Several people fall from grace, he said. That stinks, that hurts. We hire people, unfortunately people are going to do stupid things sometimes.

Quinn said Colson made a bad choice and was going to have to answer for his bad choice, but added that everyone in the department was upset.

We have lost a member of our family for his bad choice, he said.

What frustrated the chief so much is the concept that the lives of other officers were put in danger. Undercover work presents challenges of it own, he noted, calling it one of the most dangerous jobs in law enforcement because of its vulnerability.

And for Keenan Colson to identify to criminal offenders, this undercover officer, this undercover deputy, could have caused him to be killed, and could have caused the deputies that were working with him, the undercover officers to be injured, he said. That is something that will never be forgiven.

Gillis said Colson’s arrest was about justice for the police officers that are doing a good job every day. And it is those who trusted Colson that wonder what went awry with him.

Having had no prior indications to believe that Colson was capable of betraying his fellow officers, the chief described Colson as a very likable guy, very respectful, very quiet, very courteous.

How he got hooked up with a known criminal offender still stumps investigators, Gillis said.

Judd said he isn’t sure of the connection either, but said investigators did believe there was a prior relationship. In the late 1990s, Colson was an officer in Lake Hamilton, and Clayton Hoerler, identified as being one of the alleged ring leaders, apparently lived in Lake Hamilton at that time as well. Hoerler, 25, was identified this week by the county sheriff’s office as being a Lake Alfred resident.

We know from the investigation that they were good friends, Judd said. We know they discussed criminal activity freely, and that Colson give him intricate instructions in how to avoid arrest and how to protect himself from covert investigation. He was certainly the consultant for Hoerler.

— Kathy Leigh Berkowitz, The Polk County Democrat (2008-08-18): Lake Wales Police Officer Arrested for Leaking Information

If that’s what Keenan Colson did, then good for Keenan Colson.

The Drug War is an aggressive war by the government against innocent people. Neither using marijuana, nor selling marijuana violates anybody else’s rights. Like all so-called victimless crimes, it is in fact not a crime at all in any moral sense; crimes have identifiable victims, and consensual exchanges between willing parties have none. Cops who use force to shut down drug dealing outfits — and that is the only way that cops shut anything down, by beating people, tasering them, pepper-spraying them, pulling guns on them, restraining them, handcuffing them, confining them in police cars and holding cells, and ultimately by having them locked up in cages for years at a time, all of it backed up by the threat of inflicting pain, injuring you, or killing you if you should resist their orders — those cops, I say, are using violence against peaceful people; they are hurting, restraining, and imprisoning people who have never violated the rights of any identifiable victim. If they come after your friends on the basis of these unjust drug laws, then, morally speaking, they are the criminals, and using your connections and your knowledge of the system in order to defend your friend and his livelihood from their aggression — by telling him how to avoid detection, by telling him how to keep from getting unjustly arrested, and by exposing the undercover police spies who have been sent to infiltrate his circle and facilitate the narcs’ efforts to seize innocent people and locking them in cages for the next several years, is not corrupt. It’s certainly not an unforgivable sin. That’s protecting the innocent, and doing so while putting yourself at considerable personal risk from the same uniformed gang that you are trying to protect your friend from. It is, in fact heroic, and Keenan Colson deserves the title of hero far more than the vast majority of the arrogant, preening, entitled cops who never stop hollering about their own heroics and the protection they inflict on unwilling recipients every day.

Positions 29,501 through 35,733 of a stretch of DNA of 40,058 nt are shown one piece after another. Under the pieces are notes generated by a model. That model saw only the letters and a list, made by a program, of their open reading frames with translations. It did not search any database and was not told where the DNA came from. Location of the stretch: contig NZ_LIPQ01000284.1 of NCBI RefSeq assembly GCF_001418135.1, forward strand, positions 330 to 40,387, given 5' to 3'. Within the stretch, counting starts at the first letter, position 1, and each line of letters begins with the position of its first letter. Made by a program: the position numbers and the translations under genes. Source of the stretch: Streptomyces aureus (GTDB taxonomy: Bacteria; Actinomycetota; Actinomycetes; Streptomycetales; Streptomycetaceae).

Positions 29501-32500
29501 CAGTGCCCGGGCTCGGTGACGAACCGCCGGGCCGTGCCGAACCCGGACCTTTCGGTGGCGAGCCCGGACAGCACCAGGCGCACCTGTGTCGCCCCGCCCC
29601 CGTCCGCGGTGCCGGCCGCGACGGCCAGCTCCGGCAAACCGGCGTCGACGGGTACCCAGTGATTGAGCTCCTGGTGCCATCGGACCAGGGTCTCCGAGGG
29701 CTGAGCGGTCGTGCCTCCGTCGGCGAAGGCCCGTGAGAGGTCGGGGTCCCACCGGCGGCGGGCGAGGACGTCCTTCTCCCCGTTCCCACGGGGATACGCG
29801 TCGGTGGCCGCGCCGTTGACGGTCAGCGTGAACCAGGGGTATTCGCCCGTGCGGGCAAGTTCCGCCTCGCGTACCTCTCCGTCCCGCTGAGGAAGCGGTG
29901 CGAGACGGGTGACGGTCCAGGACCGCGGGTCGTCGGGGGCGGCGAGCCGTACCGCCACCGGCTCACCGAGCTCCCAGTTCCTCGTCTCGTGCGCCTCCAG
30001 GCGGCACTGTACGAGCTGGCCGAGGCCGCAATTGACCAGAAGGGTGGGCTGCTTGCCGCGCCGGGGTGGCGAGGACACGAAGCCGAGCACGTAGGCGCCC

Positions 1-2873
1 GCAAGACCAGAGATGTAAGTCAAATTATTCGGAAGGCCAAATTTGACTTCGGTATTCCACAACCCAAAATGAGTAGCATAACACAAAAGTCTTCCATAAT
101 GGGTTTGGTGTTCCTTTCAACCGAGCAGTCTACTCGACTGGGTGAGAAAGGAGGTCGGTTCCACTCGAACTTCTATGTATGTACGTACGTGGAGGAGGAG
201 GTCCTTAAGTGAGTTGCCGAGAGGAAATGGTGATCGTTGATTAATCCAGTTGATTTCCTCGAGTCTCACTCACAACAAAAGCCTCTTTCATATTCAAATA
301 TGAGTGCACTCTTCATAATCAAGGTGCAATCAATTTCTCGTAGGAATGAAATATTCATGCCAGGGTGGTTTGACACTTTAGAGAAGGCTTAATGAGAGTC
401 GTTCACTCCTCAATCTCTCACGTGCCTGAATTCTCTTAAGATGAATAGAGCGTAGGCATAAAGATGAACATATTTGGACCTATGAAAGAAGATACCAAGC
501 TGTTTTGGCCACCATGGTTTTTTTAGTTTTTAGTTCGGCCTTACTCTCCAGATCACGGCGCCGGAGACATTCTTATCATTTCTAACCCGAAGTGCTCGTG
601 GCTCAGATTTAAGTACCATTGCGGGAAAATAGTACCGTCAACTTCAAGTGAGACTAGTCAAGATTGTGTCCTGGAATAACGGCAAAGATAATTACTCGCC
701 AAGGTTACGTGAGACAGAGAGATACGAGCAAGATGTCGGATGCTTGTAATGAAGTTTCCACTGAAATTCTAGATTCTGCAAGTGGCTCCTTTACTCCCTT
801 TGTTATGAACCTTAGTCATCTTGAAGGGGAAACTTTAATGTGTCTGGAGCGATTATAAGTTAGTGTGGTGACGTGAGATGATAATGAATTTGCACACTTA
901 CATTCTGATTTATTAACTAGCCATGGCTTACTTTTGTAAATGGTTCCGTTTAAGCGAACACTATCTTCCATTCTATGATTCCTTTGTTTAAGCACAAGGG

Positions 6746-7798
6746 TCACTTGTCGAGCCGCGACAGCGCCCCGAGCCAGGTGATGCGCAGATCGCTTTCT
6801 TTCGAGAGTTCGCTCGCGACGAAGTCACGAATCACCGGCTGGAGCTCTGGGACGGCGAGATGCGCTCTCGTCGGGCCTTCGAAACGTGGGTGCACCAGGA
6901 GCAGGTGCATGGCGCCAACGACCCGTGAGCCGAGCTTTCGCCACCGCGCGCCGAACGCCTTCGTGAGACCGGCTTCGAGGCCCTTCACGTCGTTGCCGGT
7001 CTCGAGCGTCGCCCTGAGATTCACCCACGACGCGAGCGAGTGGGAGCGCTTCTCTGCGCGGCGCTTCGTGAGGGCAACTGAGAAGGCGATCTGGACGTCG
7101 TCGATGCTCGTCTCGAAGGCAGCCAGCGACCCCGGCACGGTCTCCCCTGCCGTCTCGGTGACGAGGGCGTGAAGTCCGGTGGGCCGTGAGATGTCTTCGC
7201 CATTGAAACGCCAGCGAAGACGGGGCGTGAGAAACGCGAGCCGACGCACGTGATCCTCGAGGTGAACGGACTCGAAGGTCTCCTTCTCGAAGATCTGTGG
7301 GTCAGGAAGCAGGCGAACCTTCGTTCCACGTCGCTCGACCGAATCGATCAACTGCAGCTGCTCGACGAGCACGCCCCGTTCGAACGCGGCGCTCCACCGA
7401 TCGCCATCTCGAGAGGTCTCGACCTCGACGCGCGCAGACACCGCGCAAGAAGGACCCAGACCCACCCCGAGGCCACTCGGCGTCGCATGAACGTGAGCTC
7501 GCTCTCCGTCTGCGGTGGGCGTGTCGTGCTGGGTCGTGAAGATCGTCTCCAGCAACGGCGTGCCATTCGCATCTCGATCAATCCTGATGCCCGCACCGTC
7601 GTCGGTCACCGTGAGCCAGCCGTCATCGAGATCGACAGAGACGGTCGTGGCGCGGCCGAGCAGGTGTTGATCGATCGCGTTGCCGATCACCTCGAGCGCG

Meanwhile, the police chief in Lake Wales has decided to engage in a low form of farce:

If your officers do commit criminal acts, they need to be arrested just like anyone else, the chief said. A lot of times things may be handled where people may be just terminated or let go. That’s not the way you are supposed to do things, that’s why I told the officers around here hold your heads up. We’ve been through a lot, we’ve been in the paper a lot with our officers who have done stuff wrong.

We are going to hold offenders accountable, because we hold our people accountable. To me that is a good thing because we hold ourselves accountable first, we hold offenders accountable second. And that’s a position you want to be in law enforcement, that’s accountability, that’s integrity, he added.